The EU’s “eastern European partners” – the former Soviet republics of Armenia, Azerbaijan, Belarus, Georgia, Moldova and Ukraine – were designated as their target audience.

In early 2017, the group received extra personnel and additional funding. The move came ahead of national elections in several European countries, including France, the Netherlands and Germany.

In November 2016, the European Parliament also adopted a non-legislative resolution which called for the EU to “respond to information warfare by Russia” and listed RT and the Sputnik news agency as one of the most dangerous “tools of hostile propaganda.”

Written by a Polish member of the European Conservatives and Reformists (ECR) group, Anna Fotyga, the report alleged that Moscow aims to “distort the truth, provoke doubt, divide the EU and its North American partners, paralyze the decision-making process, discredit the EU institutions and incite fear and uncertainty among EU citizens.”

The document went even further, placing Russian media organizations alongside terrorist groups such as Islamic State (IS, formerly ISIS/ISIL).

President Vladimir Putin said at the time that the EU Parliament’s resolution demonstrates “political degradation” in regard to the “idea of democracy” in the West.

The move was also criticized by the Russian envoy to the EU, Vladimir Chizhov, who said the EU tries to “erase the perception of Russia as an indispensable part of the European civilization from the public conscience” and to “create a wall of alienation and mistrust between our peoples.”

September 12, 2017 Posted by | Deception, Russophobia, Timeless or most popular | , , , , , | Leave a comment

Top General Warns That NATO Wants to Turn Post-Soviet Space ‘Into Another Syria’

Sputnik – 08.09.2016

A top Russian general has voiced his frustration over NATO’s lack of cooperation with a Russian-led alliance involving countries from the former Soviet space, saying that the Western alliance doesn’t seem to want countries in the former USSR to ally with one another, allowing NATO pick them off one by one at their leisure.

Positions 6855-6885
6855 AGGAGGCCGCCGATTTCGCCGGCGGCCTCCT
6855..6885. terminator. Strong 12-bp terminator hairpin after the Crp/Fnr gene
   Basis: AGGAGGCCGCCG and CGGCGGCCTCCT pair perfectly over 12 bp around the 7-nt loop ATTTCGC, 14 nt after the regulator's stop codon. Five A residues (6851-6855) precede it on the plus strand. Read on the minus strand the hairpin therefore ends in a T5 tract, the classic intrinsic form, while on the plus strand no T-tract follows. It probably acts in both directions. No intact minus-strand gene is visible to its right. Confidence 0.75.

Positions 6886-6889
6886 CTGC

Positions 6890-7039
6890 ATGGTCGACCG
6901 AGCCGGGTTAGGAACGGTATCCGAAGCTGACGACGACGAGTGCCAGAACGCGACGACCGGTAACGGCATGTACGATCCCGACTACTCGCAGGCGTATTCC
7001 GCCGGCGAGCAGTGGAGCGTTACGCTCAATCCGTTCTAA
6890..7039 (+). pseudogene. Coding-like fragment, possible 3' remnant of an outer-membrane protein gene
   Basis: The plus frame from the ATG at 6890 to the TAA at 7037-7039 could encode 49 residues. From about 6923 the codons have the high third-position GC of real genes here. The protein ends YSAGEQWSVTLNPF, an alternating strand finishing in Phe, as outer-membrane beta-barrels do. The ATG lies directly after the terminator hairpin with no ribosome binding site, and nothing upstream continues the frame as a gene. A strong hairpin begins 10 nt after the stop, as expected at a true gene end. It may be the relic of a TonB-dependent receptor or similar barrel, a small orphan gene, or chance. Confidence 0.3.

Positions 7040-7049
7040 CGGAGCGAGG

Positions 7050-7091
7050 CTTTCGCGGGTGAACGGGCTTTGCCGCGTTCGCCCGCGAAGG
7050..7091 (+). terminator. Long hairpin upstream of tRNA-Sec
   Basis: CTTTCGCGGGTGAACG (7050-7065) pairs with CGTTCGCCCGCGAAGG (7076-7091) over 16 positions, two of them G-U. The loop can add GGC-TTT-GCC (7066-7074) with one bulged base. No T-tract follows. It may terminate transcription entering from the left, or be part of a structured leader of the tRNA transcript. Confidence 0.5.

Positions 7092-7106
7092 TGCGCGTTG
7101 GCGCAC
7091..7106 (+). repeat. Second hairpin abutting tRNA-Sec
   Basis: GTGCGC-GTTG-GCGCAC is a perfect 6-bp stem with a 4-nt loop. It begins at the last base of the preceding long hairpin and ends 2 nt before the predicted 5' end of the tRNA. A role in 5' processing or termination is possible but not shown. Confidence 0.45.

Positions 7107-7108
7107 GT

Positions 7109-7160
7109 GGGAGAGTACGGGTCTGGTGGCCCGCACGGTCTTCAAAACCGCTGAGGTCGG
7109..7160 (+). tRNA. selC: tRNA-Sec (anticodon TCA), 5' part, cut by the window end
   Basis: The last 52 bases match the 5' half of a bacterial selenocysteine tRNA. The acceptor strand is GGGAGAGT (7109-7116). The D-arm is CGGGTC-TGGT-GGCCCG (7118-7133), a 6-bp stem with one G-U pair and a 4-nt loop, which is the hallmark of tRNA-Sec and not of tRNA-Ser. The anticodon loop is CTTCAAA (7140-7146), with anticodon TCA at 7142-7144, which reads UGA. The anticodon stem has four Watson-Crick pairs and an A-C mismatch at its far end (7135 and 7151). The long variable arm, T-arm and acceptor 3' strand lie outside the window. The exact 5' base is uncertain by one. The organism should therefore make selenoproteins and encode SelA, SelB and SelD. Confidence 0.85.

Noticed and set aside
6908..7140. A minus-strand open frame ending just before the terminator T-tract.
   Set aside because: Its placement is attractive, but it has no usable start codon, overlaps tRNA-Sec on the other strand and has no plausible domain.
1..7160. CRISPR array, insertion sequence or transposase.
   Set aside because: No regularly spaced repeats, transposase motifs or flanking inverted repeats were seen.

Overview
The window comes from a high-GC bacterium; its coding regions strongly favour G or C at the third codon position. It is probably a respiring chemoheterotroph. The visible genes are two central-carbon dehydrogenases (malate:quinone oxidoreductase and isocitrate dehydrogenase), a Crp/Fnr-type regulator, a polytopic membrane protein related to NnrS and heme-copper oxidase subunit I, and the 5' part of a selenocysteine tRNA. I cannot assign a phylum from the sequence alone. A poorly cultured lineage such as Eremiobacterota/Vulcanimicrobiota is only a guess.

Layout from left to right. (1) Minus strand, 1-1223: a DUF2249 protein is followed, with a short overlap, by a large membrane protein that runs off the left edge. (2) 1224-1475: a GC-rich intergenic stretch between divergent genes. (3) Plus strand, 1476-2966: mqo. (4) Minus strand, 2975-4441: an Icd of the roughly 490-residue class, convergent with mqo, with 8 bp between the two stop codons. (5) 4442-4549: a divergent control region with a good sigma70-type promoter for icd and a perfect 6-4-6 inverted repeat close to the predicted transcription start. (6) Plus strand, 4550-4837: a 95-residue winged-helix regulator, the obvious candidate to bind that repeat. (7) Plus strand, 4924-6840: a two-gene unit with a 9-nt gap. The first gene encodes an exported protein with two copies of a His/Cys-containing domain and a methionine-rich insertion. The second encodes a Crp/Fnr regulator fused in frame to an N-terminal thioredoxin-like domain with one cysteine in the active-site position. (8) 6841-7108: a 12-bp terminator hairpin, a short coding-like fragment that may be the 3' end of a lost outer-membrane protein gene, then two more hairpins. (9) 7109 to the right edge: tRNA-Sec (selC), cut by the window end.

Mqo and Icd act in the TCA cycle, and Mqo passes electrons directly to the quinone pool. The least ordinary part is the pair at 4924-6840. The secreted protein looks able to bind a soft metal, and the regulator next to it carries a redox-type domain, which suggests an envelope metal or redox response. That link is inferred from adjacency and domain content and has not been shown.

Speaking at a press conference in Moscow on Wednesday, Col. Gen. Nikolai Bordyuzha, secretary general of the Collective Security Treaty Organization, a military alliance involving six post-Soviet states, including Russia, Belarus, Armenia, Kazakhstan, Kyrgyzstan and Tajikistan, had some harsh words for Russia’s NATO partners.

The North Atlantic Alliance, he said, has been consistently opposed to any military integration between Russia and its partners in the CSTO, and the reason is that NATO wants to deprive these countries of their collective security guarantees.

“Why do you think NATO does not cooperate with the CSTO?” the general asked. “It’s simple – they have no need to support processes of [defense] integration. This way, things will be like in Syria, and nobody will be able to let out a peep. The country is being pounded, and there’s no one to help them, since it didn’t have any allies. And this is the situation they want to create for us as well,” Bordyuzha said, referring to the members of the CSTO.

Furthermore, the officer warned that the Western media has been engaged in what he called campaign of information warfare against the CSTO. “They will tell lies all day, every day. Everything that is being said about the CSTO is presented in a way that’s the opposite to how things are in reality,” Bordyuzha noted. “This is done, for example, in order to ensure that Tajikistan was not together with Russia,” he added.

Ultimately, Bordyuzha suggested that the Western political, media and military effort’s “most important task is to splinter our unity, to separate our nations into our own ‘national apartments’, and to dictate their terms to everyone individually.”